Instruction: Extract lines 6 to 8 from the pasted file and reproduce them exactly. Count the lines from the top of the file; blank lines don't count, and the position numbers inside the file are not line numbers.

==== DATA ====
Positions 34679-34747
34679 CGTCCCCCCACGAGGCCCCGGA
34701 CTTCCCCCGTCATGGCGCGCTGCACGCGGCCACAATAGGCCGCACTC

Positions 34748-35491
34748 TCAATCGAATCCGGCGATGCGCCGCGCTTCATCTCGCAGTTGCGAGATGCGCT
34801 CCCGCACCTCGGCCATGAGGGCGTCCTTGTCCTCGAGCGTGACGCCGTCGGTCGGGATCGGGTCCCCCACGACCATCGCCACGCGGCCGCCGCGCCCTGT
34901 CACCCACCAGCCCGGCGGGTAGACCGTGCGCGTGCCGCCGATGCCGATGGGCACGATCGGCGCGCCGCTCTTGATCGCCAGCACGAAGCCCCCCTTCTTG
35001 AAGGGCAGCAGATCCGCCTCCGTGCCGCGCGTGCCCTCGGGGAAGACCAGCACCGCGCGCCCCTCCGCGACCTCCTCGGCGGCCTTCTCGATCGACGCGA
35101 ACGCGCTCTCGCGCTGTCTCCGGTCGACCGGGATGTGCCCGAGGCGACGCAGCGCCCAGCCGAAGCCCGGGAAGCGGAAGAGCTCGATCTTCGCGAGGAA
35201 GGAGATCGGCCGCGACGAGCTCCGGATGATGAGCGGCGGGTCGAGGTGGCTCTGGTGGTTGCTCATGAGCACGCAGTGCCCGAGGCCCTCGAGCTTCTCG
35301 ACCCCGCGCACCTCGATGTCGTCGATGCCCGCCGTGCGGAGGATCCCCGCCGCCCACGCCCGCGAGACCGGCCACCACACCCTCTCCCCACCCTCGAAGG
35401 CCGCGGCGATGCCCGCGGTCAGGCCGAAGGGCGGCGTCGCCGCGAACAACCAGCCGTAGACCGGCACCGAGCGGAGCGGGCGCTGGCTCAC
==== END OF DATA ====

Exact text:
34801 CCCGCACCTCGGCCATGAGGGCGTCCTTGTCCTCGAGCGTGACGCCGTCGGTCGGGATCGGGTCCCCCACGACCATCGCCACGCGGCCGCCGCGCCCTGT
34901 CACCCACCAGCCCGGCGGGTAGACCGTGCGCGTGCCGCCGATGCCGATGGGCACGATCGGCGCGCCGCTCTTGATCGCCAGCACGAAGCCCCCCTTCTTG
35001 AAGGGCAGCAGATCCGCCTCCGTGCCGCGCGTGCCCTCGGGGAAGACCAGCACCGCGCGCCCCTCCGCGACCTCCTCGGCGGCCTTCTCGATCGACGCGA